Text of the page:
In a previous article we saw how to use the scissors test in order to clip drawing within a rectangular are of the screen. This is a very simple technique but with very limited use too. The situation that arises in real world games is "windows" of an arbitrary geometry. Let me give you some examples to make things a little more clear. The first is when drawing a mirror image, we need to clip to the shape of the mirror. When drawing what we can see through the window of a ship, the round shape of which cannot be described with a viewport or clipped with scissors. I am sure you can find a lot more situations we need a more advanced and flexible technique.
The answer to our problem is called "Stencil Buffer". It takes its name from the stencil tool used in drawing. The image shows what this tool is like. The material is removed in the areas marked withy black making it hollow. If we put it on a piece of paper and apply some paint we will draw the selected shape. Exactly the same can be done in OpenGL.
First we create the stencil (buffer in computer memory) and then we use it to clip our drawing within the desired area.
First the stencil buffer is cleared to black (filled with 0). Then we draw our shape and instruct OpenGL to assign 1 wherever we draw any polygons. When we finish with the creation of the stencil buffer we switch to using it. We tell OpenGL that from that point on when we draw on pixels with the value of 1 it is valid and when we draw on 0s it is invalid. This way on a pixel by pixel check we draw only within the desired area. Let's go step by step and see how it is done.
First we must clear the stencil buffer along with the depth buffer. Then we set the projection and view transformations along with any visual effects like fog, skybox and shaders. And then we proceed with the creation of the stencil buffer.
glClear(GL_DEPTH_BUFFER_BIT | GL_STENCIL_BUFFER_BIT); // clear screen and stencil buffer ... // build the stencil buffer glColorMask(0,0,0,0); // set color mask glEnable(GL_STENCIL_TEST); // enable stencil buffer for "marking" the floor // prepare stencil buffer for setting up glStencilFunc(GL_ALWAYS, 1, 1); // always passes, 1 bit plane, 1 as mask glStencilOp(GL_KEEP, GL_KEEP, GL_REPLACE); // we set the stencil buffer to 1 where we draw any polygon glDisable(GL_DEPTH_TEST); // disable depth testing draw_surface();
Then we switch to normal draqwing. In the example we use the floor as a mirror. This means we must draw the mirrored world upside down.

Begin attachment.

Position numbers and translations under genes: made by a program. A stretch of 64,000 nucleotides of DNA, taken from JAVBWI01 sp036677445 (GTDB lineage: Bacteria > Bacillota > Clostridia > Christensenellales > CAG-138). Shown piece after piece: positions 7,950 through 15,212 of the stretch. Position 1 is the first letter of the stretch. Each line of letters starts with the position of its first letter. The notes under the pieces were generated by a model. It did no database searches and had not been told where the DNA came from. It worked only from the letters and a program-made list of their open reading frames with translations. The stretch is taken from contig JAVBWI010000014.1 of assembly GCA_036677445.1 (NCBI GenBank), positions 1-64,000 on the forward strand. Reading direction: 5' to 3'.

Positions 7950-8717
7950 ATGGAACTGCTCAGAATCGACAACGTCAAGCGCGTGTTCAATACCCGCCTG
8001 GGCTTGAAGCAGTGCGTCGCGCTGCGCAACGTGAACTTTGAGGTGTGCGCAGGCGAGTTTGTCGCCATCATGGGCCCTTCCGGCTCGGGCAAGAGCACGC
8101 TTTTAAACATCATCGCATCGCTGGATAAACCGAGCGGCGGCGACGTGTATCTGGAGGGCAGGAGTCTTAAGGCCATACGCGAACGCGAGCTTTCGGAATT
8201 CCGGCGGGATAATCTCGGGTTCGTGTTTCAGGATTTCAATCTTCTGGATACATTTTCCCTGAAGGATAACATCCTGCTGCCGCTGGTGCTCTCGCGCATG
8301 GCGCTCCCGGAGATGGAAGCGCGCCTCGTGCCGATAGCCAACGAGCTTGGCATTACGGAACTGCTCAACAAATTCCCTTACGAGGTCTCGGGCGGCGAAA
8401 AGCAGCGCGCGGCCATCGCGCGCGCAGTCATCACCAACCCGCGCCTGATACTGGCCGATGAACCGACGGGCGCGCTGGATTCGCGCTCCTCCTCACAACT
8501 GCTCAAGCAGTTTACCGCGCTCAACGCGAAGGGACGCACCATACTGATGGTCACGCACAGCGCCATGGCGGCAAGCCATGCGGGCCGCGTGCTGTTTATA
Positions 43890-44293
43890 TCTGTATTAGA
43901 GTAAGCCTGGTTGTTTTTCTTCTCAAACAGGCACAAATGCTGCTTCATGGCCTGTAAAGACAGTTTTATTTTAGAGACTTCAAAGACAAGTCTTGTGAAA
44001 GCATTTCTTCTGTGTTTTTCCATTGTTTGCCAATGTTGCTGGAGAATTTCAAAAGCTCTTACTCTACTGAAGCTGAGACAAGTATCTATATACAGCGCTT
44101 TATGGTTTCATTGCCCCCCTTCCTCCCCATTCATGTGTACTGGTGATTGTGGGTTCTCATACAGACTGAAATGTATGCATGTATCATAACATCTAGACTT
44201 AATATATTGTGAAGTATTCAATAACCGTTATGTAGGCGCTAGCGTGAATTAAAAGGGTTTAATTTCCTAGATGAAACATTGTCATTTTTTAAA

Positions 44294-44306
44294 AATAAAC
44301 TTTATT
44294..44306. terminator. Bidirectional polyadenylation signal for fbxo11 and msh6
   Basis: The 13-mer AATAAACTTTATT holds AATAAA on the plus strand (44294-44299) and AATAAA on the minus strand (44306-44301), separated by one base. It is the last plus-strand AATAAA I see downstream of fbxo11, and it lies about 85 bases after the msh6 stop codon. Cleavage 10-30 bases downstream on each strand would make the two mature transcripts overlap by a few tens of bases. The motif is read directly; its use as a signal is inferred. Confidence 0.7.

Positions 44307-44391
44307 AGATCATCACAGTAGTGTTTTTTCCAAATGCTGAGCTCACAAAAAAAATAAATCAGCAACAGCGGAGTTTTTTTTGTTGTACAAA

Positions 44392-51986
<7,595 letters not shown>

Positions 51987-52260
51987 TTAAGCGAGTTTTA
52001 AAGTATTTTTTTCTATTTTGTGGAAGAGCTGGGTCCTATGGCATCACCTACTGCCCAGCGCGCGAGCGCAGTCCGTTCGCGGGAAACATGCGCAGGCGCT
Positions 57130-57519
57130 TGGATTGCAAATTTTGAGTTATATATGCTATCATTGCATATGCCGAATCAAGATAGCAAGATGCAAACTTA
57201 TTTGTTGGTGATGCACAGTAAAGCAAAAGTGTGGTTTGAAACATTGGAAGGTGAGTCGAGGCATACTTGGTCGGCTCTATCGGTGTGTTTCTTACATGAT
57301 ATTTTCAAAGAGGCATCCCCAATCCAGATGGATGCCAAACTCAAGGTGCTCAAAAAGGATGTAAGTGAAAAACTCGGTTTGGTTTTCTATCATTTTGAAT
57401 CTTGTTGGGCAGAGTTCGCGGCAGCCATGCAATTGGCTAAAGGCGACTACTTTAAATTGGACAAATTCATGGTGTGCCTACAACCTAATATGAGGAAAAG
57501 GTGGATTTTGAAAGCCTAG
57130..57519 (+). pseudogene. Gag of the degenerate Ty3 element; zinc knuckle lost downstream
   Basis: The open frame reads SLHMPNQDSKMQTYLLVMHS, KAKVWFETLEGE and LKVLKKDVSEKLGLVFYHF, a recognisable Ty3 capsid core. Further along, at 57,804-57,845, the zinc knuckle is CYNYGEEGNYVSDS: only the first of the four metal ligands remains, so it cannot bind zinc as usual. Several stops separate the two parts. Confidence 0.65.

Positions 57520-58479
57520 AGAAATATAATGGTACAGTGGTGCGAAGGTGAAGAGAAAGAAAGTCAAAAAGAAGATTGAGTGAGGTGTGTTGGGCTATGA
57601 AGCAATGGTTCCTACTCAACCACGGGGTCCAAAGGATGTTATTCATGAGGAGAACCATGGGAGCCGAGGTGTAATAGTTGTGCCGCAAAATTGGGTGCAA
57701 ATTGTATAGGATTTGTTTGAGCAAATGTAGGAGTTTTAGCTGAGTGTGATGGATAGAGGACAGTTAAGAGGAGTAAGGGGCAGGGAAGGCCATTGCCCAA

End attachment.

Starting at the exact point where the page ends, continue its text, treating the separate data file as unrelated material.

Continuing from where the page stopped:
glEnable(GL_DEPTH_TEST); // disable depth testing glColorMask(1,1,1,1); // set color mask // set the stencil buffer to clipping mode glStencilFunc(GL_EQUAL, 1, 1); // we draw only where the stencil is 1 glStencilOp(GL_KEEP, GL_KEEP, GL_KEEP); // don't change the stencil buffer // draw the world in inversed y (mirror) glScalef(1.0f, -1.0f, 1.0f); // mirror y axis g_light.apply(); // apply the light in the current projection // draw a reflection of the horizon g_skybox.render(g_cam.vLocation.x, g_cam.vLocation.y, g_cam.vLocation.z); // draw the reflection of the spheres glColor4f(1.0f, 0.0f, 0.0f, 0.5f); g_w.render();
Now that we have finished with mirror effect we disable the stencil buffer and p[roceed with normal drawing of the world, after we bring the world up again (remember the vertical inversion for mirroring)
// we have finished with mirroring, stop stencil testing glDisable(GL_STENCIL_TEST); // we don't need the stencil buffer any more glEnable(GL_BLEND); // enable blending to fake transparency glBlendFunc(GL_SRC_ALPHA, GL_ONE); // set blending mode to mix based on src alpha // bring the y axis up again and proceed glScalef(1.0f, -1.0f, 1.0f); // reapply the light g_light.apply(); // draw the floor glColor4f(.0f, .0f, 1.0f, 1.f); draw_surface(); glDisable(GL_BLEND); // disable blending // draw normal objects glColor4f(1.0f, 0.0f, 0.0f, 1.f); g_w.render();
It is not that hard to do it after all. It really would have been more interesting if the mirror was not rectangular but elliptical. Nevertheless its shape after the projection is not rectangular and it shows that we defined a "random" shape for clipping area.